Watch Out for Ghosts…

Watch out for ghost tax preparers, SFS Tax and Accounting, SFS Tax

Ghost Tax Preparers, That Is!

The IRS has issued a warning against “ghost” tax return preparers.

These phantom preparers do exist… and they get paid to prepare tax returns .

When it comes time to sign the return, however, they won’t (and don’t) do it. They will not acknowledge their participation either in writing or electronically when they file the return.

That’s a huge red flag.

Ghost tax preparers can be pulling a scam on you.

By law, anyone who receives money to prepare your return must first have a valid PTIN (Preparer Tax Identification Number) issued by the Internal Revenue Service. They should identify themselves to the IRS by signing returns they prepare, either digitally or on paper.

If these ghost preparers don’t sign your return and provide their PTIN, it looks as if you prepared your own return. They may actually write “self-prepared” on your return, or stick a label on your copy of the return so it looks as if they identified themselves, but the copy or the electronic filing they actually file doesn’t have this information.

Ghost Tax Preparers: But Why?

You have to wonder why theses ghost tax preparers don’t want to identify themselves.

None of those reasons could be good ones.

They could be looking to pocket the money they make from you. They may only accept cash, fail to give you a receipt and not report what you paid them as income to the government.

Or they could be trying to steal your refund by giving their own bank account information instead of yours on direct deposit forms.

They may promise a big refund, and even set their fee as a percentage of that refund. They could be filing a fraudulent return to get you that big refund so that the fee they collect is higher.

Ghost Tax Preparers: Protect Yourself

You can ward off ghost tax preparers.

First, do your homework.  Make sure you are going to someone who is reputable. Ghost preparers have been known to vanish after tax season is over.  So look for a local tax preparer with a year-round storefront and has been in business for a number of years.

Second, make sure there is a designation behind that name. In most states, anyone can call themselves a tax preparer. Look to see if there yours has an “EA,” for example, behind his or her name. An EA is short for Enrolled Agent, which is a licensed tax practitioner who has achieved technical expertise in the field of taxation. They are the only tax specialists licensed by the federal government and can represent you before all levels of the IRS. Your tax preparer should also have a PTIN which you can verify with the IRS.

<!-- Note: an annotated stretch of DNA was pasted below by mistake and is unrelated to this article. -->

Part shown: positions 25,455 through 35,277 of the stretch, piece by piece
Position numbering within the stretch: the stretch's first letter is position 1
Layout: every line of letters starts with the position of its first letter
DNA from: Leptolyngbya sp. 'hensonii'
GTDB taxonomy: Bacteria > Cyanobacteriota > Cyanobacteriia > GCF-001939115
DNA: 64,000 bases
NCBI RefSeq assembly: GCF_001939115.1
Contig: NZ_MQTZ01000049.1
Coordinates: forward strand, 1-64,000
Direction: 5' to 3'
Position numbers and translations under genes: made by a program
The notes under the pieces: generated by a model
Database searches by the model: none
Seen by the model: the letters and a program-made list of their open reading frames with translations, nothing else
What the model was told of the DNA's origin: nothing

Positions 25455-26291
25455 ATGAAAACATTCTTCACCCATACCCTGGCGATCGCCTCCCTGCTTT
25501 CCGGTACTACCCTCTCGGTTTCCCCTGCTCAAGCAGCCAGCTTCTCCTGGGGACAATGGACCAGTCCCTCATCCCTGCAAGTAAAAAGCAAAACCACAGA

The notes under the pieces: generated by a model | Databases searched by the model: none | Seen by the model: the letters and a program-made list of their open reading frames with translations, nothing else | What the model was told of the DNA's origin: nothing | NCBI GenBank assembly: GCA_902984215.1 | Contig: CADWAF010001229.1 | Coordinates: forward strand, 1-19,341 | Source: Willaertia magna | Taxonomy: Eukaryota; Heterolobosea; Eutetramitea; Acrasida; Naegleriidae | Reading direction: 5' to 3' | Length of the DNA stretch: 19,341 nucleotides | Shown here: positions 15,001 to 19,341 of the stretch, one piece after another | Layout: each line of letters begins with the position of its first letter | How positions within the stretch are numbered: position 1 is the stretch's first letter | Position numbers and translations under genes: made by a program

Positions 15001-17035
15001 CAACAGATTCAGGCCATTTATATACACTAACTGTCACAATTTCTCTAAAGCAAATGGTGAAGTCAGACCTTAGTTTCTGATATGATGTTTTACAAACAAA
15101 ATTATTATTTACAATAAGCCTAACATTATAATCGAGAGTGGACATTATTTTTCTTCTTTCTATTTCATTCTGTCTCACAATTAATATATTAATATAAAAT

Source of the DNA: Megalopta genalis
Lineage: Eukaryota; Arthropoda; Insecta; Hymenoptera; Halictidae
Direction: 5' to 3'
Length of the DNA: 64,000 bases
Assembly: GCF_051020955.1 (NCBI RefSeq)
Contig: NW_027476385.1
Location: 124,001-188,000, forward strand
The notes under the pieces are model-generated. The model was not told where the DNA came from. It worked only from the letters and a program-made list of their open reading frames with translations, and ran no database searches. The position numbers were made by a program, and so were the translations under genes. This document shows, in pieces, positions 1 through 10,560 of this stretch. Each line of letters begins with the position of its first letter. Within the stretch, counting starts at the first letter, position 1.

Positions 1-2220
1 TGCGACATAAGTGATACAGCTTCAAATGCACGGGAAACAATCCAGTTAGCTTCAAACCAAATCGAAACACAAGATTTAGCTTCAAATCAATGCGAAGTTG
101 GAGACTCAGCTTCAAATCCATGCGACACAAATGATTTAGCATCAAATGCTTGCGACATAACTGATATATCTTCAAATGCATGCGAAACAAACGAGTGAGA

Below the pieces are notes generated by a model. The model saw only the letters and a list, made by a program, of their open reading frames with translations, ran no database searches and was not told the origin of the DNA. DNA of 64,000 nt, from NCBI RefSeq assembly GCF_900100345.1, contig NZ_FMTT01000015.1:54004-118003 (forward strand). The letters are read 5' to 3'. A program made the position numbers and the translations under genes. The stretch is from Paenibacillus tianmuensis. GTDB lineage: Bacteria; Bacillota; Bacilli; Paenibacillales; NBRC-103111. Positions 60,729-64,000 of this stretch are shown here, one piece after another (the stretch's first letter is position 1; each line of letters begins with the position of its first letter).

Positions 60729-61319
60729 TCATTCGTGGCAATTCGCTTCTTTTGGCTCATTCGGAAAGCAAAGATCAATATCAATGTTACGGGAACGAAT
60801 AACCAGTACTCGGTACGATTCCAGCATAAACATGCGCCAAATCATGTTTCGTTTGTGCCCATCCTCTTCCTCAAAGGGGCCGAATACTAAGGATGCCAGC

It’s not just about the cheapest price when it comes to your taxes. After all, a mistake will cost many times more. Reputable tax preparers will not typically charge a percentage of the refund you will be getting. That’s called a conflict of interest.

Finally, look over your return once it’s prepared. Ask questions if you do not understand what is on the return.  Be sure to check also the bank account and routing numbers if you are getting a refund via direct deposit. Make sure the preparer is identified as such and their PTIN is listed. The bottom line is that you are legally responsible for what is on your tax return, even if someone else prepares it.

Don’t be a victim of ghost tax preparers. If you know what to look for, you’ll ward them off without a problem!

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Jeffrey Schneider, EA, CTRS, NTPI Fellow has the knowledge and expertise to help you reach a favorable outcome with the IRS. He is the head honcho at SFS Tax & Accounting Services as well as the Enrolled Agent and Certified Tax Resolution Specialist for SFS Tax Problem Solutions.

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Now What? I Got A Tax Notice From The IRS. Help! Defining and deconstructing the scary and confusing letters that land in your mailbox. Jeff defines and deconstructs the scary and confusing letters in a fashion that mixes attention to detail with humor and an intricate clarification of what is what in the world of the IRS.

The book is available in paperback and ebook on https://Amazon.com

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For more on SFS Tax & Accounting Services, visit https://sfstaxacct.com/

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738 Colorado Avenue Stuart, FL 34994

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Phone: 772-337-1040

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https://twitter.com/SFSTax/

https://linkedin.com/in/jeffreyschneiderea

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